Extremist thinking is a challenge to the moderate foundations of our nation, says Ronald Benjamin.
The Barisan Nasional government’s decision not to adopt Pas’ motion for enhancing the punitive role of Sharia courts dubbed as Act 355 is a relief not only for the common good of the nation, but also for the politics of consensus.
It is obvious that the vision of the founding fathers of the country has stood the test of time in spite of the political opportunism of the actors who were playing the extreme ethno-religious card. The Barisan Nasional’s consensus politics has brought the nation to the middle for now.
The reality is that Hadi Awang’s bill, which has origins in extremist and exclusivist religious thinking, is still around and could be used as leverage in a power play, possibly after the upcoming general election. Currently, the debate on the bill has been postponed, which is a reflection of opportunism in play.
Extremism in its political, social and cultural forms will continued to persist in a subtle and overt manner unless the Barisan Nasional government, opposition parties and civil society exercise a moderating influence and take a balanced approach in acknowledging the historical context of the role of Islam in the country and the secular nature of laws which are derived from the Federal Constitution.
When there is a moderating political and social influence for the common good of society, religious issues can be brought to reasoned and civil discourse. For this to take shape, it is vital for extremism to be clearly and broadly defined so that a moderating influence can prevail.
For this to happen, a bipartisan approach in Parliament to define and tackle extremism is vital. There is a need for broad definitions with legislative bite to complement the inclusive nature of our Constitution. Coming up with religious slogans of moderation will not work as the 1Malaysia slogan did not work, unless there is concrete social education and laws that tackle extremism at its roots.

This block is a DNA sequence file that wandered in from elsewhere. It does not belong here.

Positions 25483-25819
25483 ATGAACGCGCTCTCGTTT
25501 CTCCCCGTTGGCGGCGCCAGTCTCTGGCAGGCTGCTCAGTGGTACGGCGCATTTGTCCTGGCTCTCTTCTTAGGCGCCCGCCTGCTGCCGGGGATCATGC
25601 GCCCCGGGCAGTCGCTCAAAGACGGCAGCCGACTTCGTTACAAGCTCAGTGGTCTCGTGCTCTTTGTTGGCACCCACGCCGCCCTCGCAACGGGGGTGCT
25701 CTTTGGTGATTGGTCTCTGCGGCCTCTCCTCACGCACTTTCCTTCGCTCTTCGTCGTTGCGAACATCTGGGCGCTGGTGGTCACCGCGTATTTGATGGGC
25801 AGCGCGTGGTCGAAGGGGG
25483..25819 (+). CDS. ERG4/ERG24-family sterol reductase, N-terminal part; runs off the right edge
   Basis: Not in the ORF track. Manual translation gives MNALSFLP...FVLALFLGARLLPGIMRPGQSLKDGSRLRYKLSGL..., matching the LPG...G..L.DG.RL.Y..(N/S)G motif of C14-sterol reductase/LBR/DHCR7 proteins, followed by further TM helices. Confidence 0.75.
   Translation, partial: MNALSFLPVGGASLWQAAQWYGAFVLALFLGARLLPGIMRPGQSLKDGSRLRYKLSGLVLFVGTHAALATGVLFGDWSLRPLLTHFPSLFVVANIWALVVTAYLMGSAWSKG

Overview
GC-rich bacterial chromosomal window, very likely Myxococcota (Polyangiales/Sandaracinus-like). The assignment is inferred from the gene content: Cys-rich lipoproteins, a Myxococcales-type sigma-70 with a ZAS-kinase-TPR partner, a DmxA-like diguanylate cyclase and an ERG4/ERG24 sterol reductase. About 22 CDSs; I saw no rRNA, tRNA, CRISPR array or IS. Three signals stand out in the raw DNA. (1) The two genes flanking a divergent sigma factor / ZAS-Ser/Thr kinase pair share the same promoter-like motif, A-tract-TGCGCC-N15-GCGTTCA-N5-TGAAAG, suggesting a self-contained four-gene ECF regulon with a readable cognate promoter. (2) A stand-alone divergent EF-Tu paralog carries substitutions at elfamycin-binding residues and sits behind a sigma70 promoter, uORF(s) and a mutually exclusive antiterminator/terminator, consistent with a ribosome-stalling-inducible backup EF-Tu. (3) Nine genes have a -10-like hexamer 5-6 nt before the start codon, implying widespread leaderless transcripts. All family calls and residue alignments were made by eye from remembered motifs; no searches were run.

This would also require a broader understanding of extremism and its complexities related to national and global issues. For example, an issue that has national and international roots like social marginalisation and economic inequality should be addressed. Extreme ideology develops when there is inequality as empirically proven in developed nations. The help of sociologists and political scientist should be sought in broadening the understanding of extremism.
For a start, Malaysian political elites could learn from Xinjiang province in north-west China, as reported in The Star (1 April 2017), where there are clear definitions of religious extremism. Certain definitions of extremism in this region reflect the ethno-religious extremism that we experience in Malaysia.
For example, extremism as defined in Xinjiang province is interference with religious freedom, expanding the concept of halal to areas other than food, and hate speech with religious connotations – which also reflect the realities in Malaysia.
Therefore, it is vital that extremism be properly defined and proper education and laws are put in place if the Barisan Nasional is serious about moderation and rejecting any form of extremism. Extremist thinking is a challenge to the moderate foundations of our nation.
Hadi’s bill of exclusivity would damage the nation in the long run. The catastrophic failure of certain Muslim nations that have come up with divisive religious laws and related extremist ideology should be a lesson to compel our political elites to define extremism.
Source: Malaysiakini online